Question

What is the low-end frequency response of the play 5?

  • 16 May 2014
  • 5 replies
  • 10158 views

I have a play:3 and love the software, but the frequency response is too narrow. I am looking for a new sonos unit with a wider range--I don't necessarily need more power. I understand you've made a business decision to not publish these specs, nor have I been able to find them on 3rd party sites. Can you give me a hint: will the play:5 give me something south of 40Hz, or do I have to purchase the sub for this? BTW, I noticed you published the low end spec for the sub (25Hz). P.S. the lack of published basic performance specs is really irritating for audiophiles and engineers (unfortunately, I'm both). Again, kudos for the software--it's the best.

5 replies

Userlevel 7
Badge +25
Hi User705462,

You're correct, we don't post those specifics. We've found that in most cases with multiple, independently amplified speakers all contained in one unit a simple frequency measurement isn't going to give you a very good idea on how it sounds. We encourage everyone to listen for themselves and make their minds up.

We offer a 45 day money back guaranty for all units purchased through our store so you can test it out in your home. You can also look for a demo at a reseller near you.

If you're looking to get the very low range and really rock the house, the SUB is the way to go. It can be paired with all of our amplified units (not the CONNECT). 

Thanks
Userlevel 7
Badge +22
if your looking for low-low's I don't think a Play:5 will satisfy you.  I would recommend either adding a Sonos:Sub to your system or utilizing a Sonos Connect:Amp with speakers/sub of your choice.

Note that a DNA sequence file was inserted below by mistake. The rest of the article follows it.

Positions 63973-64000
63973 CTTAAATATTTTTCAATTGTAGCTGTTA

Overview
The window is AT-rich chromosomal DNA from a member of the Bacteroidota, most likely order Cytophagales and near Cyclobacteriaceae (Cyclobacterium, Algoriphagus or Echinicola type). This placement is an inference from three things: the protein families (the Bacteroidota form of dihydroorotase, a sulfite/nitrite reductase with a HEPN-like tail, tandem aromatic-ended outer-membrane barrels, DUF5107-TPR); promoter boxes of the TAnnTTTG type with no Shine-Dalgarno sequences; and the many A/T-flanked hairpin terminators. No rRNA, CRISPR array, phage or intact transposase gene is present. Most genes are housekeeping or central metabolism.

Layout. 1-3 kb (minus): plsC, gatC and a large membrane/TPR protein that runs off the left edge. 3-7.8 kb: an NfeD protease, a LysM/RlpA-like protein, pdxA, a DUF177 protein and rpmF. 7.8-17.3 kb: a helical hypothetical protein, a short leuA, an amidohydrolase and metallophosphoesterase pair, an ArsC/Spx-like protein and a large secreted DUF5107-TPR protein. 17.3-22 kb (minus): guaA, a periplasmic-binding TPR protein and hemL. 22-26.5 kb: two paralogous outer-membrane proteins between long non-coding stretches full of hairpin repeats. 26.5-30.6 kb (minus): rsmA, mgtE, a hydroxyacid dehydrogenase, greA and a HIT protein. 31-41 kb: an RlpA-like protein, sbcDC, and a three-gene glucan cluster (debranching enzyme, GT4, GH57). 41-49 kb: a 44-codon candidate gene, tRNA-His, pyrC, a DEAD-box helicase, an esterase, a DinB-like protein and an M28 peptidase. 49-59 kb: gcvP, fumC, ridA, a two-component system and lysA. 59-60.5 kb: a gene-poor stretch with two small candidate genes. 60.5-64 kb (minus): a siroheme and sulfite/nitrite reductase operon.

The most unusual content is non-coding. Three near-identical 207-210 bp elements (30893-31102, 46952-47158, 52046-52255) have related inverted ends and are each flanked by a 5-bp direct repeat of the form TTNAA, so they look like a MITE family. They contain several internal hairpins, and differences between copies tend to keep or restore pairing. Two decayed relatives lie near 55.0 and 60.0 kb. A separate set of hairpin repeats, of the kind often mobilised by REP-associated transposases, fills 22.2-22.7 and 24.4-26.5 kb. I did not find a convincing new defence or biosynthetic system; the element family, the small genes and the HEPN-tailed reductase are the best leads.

Are you near a Target Store - they usually have Play:5's on display and you can test difference between 3 and 5.

The Play:5 does have a good bit more bass than a 3 though. 
if your looking for low-low's I don't think a Play:5 will satisfy you. 
Thanks for the responses!
I agree with User705462 about not posting basic specifications. Almost all audio companies list a frequency range, which enables us audiophiles to do some culling of speakers PRIOR to purchase. Are you recommending I purchase a Sonos system (with a couple of Play 5s) to take home to see if it sounds like the best frequency range noted in my spreadsheet (26Hz-30kHz)? (I'm one of those who believes 20Hz-30kHz impacts the sound even though I can't 'hear' those frequencies.) I know that wireless can't reproduce the frequency range that wired can, but providing a general range would be useful. I'm guessing 50Hz-20kHz? Many thanks.
Userlevel 7
Badge +25
I agree with User705462 about not posting basic specifications. Almost all audio companies list a frequency range, which enables us audiophiles to do some culling of speakers PRIOR to purchase. Are you recommending I purchase a Sonos system (with a couple of Play 5s) to take home to see if it sounds like the best frequency range noted in my spreadsheet (26Hz-30kHz)? (I'm one of those who believes 20Hz-30kHz impacts the sound even though I can't 'hear' those frequencies.) I know that wireless can't reproduce the frequency range that wired can, but providing a general range would be useful. I'm guessing 50Hz-20kHz? Many thanks.
Hi Tod,

We'd recommend just that, if you're interested in the system and want know how it'll sound, test it at home. Each speaker is going to sound differently between your home, a showroom, test room, or any other test location.

If you're looking for the extreme low end to be covered, as Chris suggested, just a PLAY:5 might not have deep enough bass, which is why we have the SUB.

The wireless signal passed between players is a digital signal, not analog, so there is no quality lost in transfer at all. Each player is using it's own DAC timed perfectly using our software to be in sync. 

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